In preference there is provided a single shaft and two hydraulic cylinders each surrounding a selected length of the shaft so that the action of the hydraulic pressure is to change the position of the respective cylinder along the length of the shaft.
In preference the respective supports are supported by the respective cylinders.
In preference the connections to the cylinders for access of hydraulic fluid are by way of connections only at a respective outer end of the cylinder so that a location of any connection is not thereby above a grape collection area.
In preference the beater sets are driven through for each side a flywheel with the flywheel supported by the respective sub frame for rotation of the wheel about its central axis which is orientated to be transverse to a forward to rearward direction and approximately horizontal.
This has the result that precessional torces are constrained by the sub frame support system described and not substantially transferred to alter or effect motion of the beaters.
The feature that there are means to move the said first and second supports closer together or further apart means that in contradiction to what has previously been the case the distance apart can be changed while the harvester is operating. This allows the support positions to be changed very quickly and to allow these changes to be effected on the run. Because the hydraulic system with the preferred features can ensure a clean result the whole concept becomes viable.
For a better understanding of this invention this will now be described with reference to a preferred embodiment which shall be described with the assistance of drawings wherein:
FIG. 1 is a side elevation of a grape harvester according to the embodiment with however some of the pieces removed to allow for a better appreciation of the features of the invention;
FIG. 2 is a perspective view of a sub frame with flywheel and some of the hydraulic support system this being a part of the embodiment as shown in FIG. 1;
FIG. 3 is a further perspective of some of the elements as shown in the embodiment as in FIG. 1 in this case this being an overhead view of the beaters being supported by their respective sub frames and the support for these;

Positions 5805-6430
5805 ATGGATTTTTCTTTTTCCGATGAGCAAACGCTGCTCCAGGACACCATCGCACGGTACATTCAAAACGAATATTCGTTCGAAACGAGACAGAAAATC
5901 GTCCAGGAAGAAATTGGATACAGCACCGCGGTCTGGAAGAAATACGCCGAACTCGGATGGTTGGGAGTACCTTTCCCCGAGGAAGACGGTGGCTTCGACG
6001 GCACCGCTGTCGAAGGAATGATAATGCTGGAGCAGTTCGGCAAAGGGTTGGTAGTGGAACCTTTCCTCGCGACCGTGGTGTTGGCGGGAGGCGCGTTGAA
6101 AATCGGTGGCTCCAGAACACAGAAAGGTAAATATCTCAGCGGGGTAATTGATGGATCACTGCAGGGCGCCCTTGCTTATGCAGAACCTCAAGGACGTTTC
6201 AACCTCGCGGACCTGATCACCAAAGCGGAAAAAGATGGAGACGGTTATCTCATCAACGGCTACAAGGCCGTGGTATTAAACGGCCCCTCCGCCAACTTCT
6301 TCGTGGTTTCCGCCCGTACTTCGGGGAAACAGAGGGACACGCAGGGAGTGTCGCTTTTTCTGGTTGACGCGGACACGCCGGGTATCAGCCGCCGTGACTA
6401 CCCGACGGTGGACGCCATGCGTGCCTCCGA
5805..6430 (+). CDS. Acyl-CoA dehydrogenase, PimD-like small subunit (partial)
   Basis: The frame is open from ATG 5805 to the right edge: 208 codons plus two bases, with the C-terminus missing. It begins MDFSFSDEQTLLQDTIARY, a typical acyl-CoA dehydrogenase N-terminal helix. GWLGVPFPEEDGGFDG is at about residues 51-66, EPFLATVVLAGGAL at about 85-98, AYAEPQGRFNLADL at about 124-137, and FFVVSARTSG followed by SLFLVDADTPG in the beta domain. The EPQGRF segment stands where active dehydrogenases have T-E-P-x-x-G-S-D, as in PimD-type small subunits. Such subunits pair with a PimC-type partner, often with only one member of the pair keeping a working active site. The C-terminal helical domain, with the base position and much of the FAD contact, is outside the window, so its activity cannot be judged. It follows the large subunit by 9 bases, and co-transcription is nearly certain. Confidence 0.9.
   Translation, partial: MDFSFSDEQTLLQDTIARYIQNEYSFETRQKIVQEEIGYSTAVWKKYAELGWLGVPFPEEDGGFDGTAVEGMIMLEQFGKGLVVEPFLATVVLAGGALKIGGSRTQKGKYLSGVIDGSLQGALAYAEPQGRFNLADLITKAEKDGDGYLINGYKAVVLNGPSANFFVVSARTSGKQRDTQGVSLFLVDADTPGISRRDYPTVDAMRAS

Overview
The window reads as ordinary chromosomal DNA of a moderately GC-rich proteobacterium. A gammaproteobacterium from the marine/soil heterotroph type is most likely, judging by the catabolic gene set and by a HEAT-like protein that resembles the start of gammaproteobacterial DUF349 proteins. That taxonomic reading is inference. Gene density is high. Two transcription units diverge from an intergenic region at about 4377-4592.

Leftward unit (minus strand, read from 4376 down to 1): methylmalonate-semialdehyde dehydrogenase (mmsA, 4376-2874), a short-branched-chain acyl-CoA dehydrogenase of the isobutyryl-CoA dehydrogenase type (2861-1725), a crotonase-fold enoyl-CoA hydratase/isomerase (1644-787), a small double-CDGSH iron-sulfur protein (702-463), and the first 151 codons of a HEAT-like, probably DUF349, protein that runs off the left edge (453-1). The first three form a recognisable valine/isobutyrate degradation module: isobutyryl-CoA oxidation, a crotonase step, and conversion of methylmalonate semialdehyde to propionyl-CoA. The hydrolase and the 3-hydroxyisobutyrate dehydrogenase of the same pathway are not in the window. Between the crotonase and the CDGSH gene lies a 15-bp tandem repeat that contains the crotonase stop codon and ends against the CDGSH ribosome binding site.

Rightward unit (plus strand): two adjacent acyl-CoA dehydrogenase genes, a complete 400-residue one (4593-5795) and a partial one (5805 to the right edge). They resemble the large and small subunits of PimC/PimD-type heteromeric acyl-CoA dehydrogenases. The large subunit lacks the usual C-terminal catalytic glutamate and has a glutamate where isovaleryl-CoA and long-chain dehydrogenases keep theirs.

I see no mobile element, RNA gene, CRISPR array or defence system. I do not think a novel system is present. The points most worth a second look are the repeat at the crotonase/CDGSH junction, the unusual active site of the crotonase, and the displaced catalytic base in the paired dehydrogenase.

FIG. 4 is a view from beneath the machine showing the elements of the beater drive shaft and connections thereto, and some of the overhead hydraulic ram support system; and
FIG. 5 is a cross sectional view through one of the hydraulic rams again as is used in the embodiment as shown in FIG. 1.
Referring in detail to these drawings, the grape harvester 1 includes appropriate ground engaging wheels such as 2 and 3 and a frame 4 which is intended to be used to straddle vines and by reason of sets of beaters shown in FIG. 3 at 4 and 5 effect by reason of unison driving of these, rapid movement of the vines between them so as to effect removal of grapes by this rapid acceleration movement given to the vines.
There are appropriate collection means and storage means associated with the harvester which are not shown in that they are known and they are not directly relevant to the invention.
Each set of beaters and we will take one of these at 5 comprises individual beaters of fibre glass shown at 6 the two ends of the beaters being joined together to form a long loop.
The base of each of the loops is supported by a support plate 7 which in turn is driven with rapid oscillatory motion about its pivot support shown at 8 and 9 in the one case and 10 and 11 in the other by arms 12 and 13. We are describing the support on one side but there are, in respect of the other side, beaters such as the set at 4 an equivalent system and here the respective sets are supported by their respective support plates 14 and 15.
This beating motion is effected through motor 16 which drives in the one case the beater set 6 by driving through toothed belt 17 shaft 18 which carries with it flywheel 19 and two eccentric roller bearing systems at 20 which operate synchronously rods 21 and 22 in unison.
This whole assembly is supported by sub frame 23 which is supported by pivotal connections 24 and 25 from a support frame 26.
To effect synchronous action with the set of beaters at 4, the motor 16 is connected through a series of extendible shafts shown at 26A, universal connections at 27, further extendible shafts at 28 to connect with a further toothed belt which is not shown which in turn drives an identical system to that shown in FIG. 2 on the other side that is which includes a flywheel, eccentrics and so on.